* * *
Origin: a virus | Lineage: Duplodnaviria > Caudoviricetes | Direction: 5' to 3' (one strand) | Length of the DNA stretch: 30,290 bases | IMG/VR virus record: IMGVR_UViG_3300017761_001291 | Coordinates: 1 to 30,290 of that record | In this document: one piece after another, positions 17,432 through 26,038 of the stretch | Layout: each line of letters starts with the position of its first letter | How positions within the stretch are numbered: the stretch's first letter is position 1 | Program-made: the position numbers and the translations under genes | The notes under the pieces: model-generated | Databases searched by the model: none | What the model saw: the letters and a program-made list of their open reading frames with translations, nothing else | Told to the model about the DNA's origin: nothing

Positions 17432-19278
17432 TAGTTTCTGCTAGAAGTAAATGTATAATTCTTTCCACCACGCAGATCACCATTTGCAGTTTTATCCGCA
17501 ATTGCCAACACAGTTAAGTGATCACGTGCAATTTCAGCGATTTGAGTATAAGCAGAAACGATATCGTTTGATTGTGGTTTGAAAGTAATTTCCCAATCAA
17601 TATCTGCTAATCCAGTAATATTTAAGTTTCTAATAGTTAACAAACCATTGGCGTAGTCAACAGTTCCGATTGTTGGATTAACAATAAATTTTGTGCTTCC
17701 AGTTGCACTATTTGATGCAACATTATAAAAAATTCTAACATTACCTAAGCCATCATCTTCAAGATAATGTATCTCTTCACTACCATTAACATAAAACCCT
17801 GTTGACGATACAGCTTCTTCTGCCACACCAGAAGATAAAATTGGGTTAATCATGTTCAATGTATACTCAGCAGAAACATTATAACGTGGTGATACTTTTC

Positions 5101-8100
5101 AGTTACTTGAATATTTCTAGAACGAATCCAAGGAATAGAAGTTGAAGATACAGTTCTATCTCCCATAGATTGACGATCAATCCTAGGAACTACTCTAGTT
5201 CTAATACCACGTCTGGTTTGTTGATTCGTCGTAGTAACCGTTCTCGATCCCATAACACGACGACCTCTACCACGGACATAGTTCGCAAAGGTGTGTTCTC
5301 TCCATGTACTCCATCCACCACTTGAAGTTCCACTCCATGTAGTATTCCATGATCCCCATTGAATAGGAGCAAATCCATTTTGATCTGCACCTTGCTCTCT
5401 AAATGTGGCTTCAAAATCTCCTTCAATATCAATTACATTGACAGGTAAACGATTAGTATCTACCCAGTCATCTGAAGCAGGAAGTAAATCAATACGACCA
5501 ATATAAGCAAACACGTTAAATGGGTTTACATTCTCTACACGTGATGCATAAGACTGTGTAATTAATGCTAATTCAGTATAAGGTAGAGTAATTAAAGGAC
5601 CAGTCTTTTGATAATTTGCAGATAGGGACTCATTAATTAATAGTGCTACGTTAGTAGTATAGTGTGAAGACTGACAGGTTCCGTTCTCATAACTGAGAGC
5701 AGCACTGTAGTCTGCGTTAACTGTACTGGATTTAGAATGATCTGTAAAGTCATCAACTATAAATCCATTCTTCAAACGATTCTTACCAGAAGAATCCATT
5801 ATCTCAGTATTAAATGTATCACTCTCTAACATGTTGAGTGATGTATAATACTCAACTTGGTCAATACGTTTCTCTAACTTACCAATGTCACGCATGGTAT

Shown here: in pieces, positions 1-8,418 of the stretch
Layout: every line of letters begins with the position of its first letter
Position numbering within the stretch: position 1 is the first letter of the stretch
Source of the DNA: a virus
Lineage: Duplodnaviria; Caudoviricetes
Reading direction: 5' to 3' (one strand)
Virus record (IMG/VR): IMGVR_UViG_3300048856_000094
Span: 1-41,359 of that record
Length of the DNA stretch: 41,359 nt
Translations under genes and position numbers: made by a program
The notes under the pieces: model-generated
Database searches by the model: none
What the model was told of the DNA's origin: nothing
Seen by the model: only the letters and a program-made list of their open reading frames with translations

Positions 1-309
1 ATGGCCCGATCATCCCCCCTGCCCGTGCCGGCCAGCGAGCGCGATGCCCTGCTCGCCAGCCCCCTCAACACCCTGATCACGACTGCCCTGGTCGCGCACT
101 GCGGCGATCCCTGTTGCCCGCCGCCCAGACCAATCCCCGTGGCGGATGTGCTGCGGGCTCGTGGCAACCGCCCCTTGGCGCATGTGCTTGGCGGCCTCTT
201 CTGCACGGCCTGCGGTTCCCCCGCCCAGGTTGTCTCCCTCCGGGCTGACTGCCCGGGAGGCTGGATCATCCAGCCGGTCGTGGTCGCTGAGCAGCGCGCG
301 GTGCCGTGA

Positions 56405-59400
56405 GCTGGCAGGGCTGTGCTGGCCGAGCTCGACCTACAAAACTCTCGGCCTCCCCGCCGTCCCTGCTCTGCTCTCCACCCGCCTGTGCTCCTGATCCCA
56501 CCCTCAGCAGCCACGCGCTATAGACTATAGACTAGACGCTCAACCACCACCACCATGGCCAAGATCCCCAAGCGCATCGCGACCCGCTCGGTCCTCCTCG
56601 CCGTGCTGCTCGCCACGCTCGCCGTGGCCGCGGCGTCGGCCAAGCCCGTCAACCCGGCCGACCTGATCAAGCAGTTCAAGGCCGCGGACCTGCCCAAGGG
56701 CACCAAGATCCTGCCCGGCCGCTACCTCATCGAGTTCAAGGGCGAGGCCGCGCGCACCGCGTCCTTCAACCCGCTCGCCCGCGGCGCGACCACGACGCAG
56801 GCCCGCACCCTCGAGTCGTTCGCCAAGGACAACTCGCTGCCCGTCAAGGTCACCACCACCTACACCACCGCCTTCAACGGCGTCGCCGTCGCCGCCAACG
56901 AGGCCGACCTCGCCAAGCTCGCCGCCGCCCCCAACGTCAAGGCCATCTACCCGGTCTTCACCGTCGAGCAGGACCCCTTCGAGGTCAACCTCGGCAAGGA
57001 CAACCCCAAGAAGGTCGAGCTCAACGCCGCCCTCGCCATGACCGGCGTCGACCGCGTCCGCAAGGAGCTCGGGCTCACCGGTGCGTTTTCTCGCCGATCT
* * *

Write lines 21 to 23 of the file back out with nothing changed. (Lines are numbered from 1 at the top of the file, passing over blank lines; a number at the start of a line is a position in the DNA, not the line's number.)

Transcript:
Lineage: Duplodnaviria; Caudoviricetes
Reading direction: 5' to 3' (one strand)
Virus record (IMG/VR): IMGVR_UViG_3300048856_000094